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Ref No IE TCD MS 10402
Title Letters from Samuel Beckett to Thomas MacGreevy
Creation Dates 1931-1966
Extent And Medium 280 letters
Level Of Description Collection
Author Samuel Beckett (1906-1989)
Admin Biographical History Samuel Beckett was born in Dublin in 1906 the younger of two sons of William [Bill] Beckett, a quantity surveyor and May Beckett née Roe. He was educated in Dublin, and in Portora Royal School in Enniskillen, co Fermanagh. He entered Trinity College Dublin in 1923 where he studied the normal mix of subjects in the BA course, including English literature, and he took French and Italian as his honour subjects. He graduated in 1927; taught for a period of time in Campbell College Belfast; attended the Ecole Normale Supérieure in Paris, where he met the poet Thomas MacGreevy; and returned to Trinity College as a teacher in 1930, resigning in January 1932. He spend the next number of years travelling and living in England, France and Germany while continuing to read widely in literature and philosophy, attending psychoanalysis and writing. His novel Murphy was published in 1938. Beckett was in France during the Second World War and joined the French Résistance and worked in a Red Cross hospital. A period in the 1940s and 1950s saw Beckett write more prolifically that he ever would again, producing Watt, Molloy, Malone meurt, L'innommable and Textes pour rien as well as poetry, essays, novellas and reviews. Beckett's most famous work En attendant Godot was finished in 1949 and opened in Paris in 1953. Beckett was, by this time, living permanently in Paris and he married Suzanne Deschevaux-Dumesnil in 1961. Beckett produced work in many genres including film over the remainder of his life, returning to the English language for some of them and always translating his own work. He won the Nobel prize for literature in 1969, an event he described as a 'catastrophe'. He died, pre-deceased by Suzanne Beckett, in 1989.

Born in Co Kerry in 1893, Thomas MacGreevy was a poet and a pivotal figure in the history of Irish literary modernism. Despite publishing just one volume of poetry in his lifetime, Poems (1934), he published extensively in newspapers and journals as a reviewer and commentator of literature and the arts. He was director of the National Gallery of Ireland from 1950 to 1963 and served on the first Irish Arts Council. He became acquainted with Samuel Beckett in 1927 while working in at the École Normale Supérieure in Paris, and so began their lifelong friendship. Thomas MacGreevy died in 1967.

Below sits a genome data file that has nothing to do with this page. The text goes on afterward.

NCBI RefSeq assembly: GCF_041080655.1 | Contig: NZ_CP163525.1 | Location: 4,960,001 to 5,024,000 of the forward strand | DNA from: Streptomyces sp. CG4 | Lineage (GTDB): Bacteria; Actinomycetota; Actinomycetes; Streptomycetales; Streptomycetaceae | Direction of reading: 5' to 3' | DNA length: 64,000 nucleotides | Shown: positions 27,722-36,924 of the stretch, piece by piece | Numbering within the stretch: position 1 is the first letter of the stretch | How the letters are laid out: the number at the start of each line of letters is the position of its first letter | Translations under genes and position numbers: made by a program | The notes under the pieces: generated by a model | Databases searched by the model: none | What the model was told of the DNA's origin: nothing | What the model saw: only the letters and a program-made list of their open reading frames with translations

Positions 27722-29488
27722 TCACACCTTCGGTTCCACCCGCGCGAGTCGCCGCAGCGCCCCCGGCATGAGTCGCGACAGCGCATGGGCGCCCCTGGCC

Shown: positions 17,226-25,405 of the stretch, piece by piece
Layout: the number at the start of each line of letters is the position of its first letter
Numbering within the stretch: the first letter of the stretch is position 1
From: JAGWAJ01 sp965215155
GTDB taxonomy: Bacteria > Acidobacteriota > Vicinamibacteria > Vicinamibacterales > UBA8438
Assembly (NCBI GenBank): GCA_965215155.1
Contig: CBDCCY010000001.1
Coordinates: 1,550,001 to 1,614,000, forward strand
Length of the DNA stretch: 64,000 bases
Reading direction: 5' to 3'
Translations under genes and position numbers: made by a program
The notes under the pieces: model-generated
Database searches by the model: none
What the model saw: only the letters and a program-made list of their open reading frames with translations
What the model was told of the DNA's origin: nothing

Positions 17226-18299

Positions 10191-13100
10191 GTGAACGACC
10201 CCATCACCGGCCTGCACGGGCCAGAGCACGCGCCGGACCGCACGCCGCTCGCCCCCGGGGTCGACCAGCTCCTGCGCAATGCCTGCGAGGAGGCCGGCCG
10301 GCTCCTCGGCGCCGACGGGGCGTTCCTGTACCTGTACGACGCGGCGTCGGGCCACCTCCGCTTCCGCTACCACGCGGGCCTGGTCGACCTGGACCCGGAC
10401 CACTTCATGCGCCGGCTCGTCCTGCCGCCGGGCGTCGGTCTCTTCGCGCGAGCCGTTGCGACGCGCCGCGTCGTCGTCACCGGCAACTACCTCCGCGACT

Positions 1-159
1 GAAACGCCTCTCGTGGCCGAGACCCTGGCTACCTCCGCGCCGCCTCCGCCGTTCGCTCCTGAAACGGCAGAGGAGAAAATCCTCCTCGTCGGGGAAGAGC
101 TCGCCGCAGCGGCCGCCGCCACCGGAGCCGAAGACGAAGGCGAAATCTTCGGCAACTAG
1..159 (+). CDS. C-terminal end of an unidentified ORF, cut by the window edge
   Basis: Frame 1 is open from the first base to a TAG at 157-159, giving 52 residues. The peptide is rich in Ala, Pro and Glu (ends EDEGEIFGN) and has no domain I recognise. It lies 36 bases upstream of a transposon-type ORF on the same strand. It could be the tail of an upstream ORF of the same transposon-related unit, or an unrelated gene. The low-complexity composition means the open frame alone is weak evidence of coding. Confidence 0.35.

Scope And Content Letters sent from Paris, London, Dublin, and Berlin.
Arrangement Chronological
Custodial History Bequeathed by MacGreevy to Trinity College Dublin.
Document TCDMS10402.pdf
Access Conditions All Beckett material must be consulted in surrogate form. The reference number for this item is MS MF 179
Copyright Please contact mscripts@tcd.ie
Mgt Group Literary & theatrical
Art, music & architecture
Language English.
Related Material TCD MS 3771/12-25: Beckett letters to Herbert O. Whyte
TCD MSS 4630-49/1346; /3332-3: Beckett poetry in The Dublin Magazine collection
MS 4717/199 Photograph of Beckett in TCD scholars' group 1926. B&W Irish Times photo mounted on card.
TCD MSS 4908-11/6-13: correspondence between Beckett and Patricia Hutchins
TCD MSS 9027; 9031-41: correspondence with Percy Arland Ussher
TCD MS 9308 passim: letters and notes from Beckett mostly to members of TCD
TCD MS 9795/2: correspondence between Beckett and R.B.D.French
TCD MS 10495: En attendant Godot rehersal copy
TCD MS 10513: letters from Beckett to Nick Rawson
TCD MS 10668/1-2a: correspondence with Gerald Barry
TCD MS 10846/1-5: correspondence between Beckett and Barbara Wright
TCD MS 10889/1-19: correspondence between Beckett and Roger Little
TCD MS 10890/1-3: letters from Beckett to Estella Solomons and Micheal Solomons
TCD MSS 10962-10971: reading notes made by Beckett
TCD MS 10730: ts of Waiting for Godot from the Pike Theatre collection
TCD MS 10731: correspondence between Beckett and the Pike Theatre
TCD MS 10948: the Barbara Bray collection of letters and works
TCD MS 11090/1-138: letters from Beckett to Bettina Jonic
TCD MS 11211/2/1-2: supplementary MacGreevy papers
TCD MS 11223: notebook containing drafts of Imagination dead imagine and other texts
TCD MS 11249: photographs of Beckett taken in Henri Hayden's garden
TCD MS 11284: Beckett letters to Peggy Sinclair
TCD MS 11286: dramatic fragment entitled 'Epilogue'
TCD MS 11298, 11298a: Letters to Eileen O'Casey
TCD MS 11313: letters to Patrick Magee; scripts
TCD MS 11315: letters and cards to Con Leventhal and Marion Leigh
TCD MS 11317-8: copies of scripts Fine de partie; Endgame. Also Euletheria
TCD MS 11331/2: photocopies of letters from Beckett to Elsevira Sayers
TCD MSS 7985-8190 papers of Thomas MacGreevy
TCD MS 10381: further papers of Thomas MacGreevy
Public Note M.D. Fehsenfeld and L.M. Overbeck (eds), The letters of Samuel Beckett, 1929-1940 (Cambridge 2009).
http://www.macgreevy.org/index.jsp accessed May 2010.
Susan Schreibman, The collected poems of Thomas MacGreevy (Dublin: Anna Livia P., 1991. Catholic University of American Press, 1991).
James Knowlson, Dammned to fame: the life of Samuel Beckett (Bloomsbury 1996)
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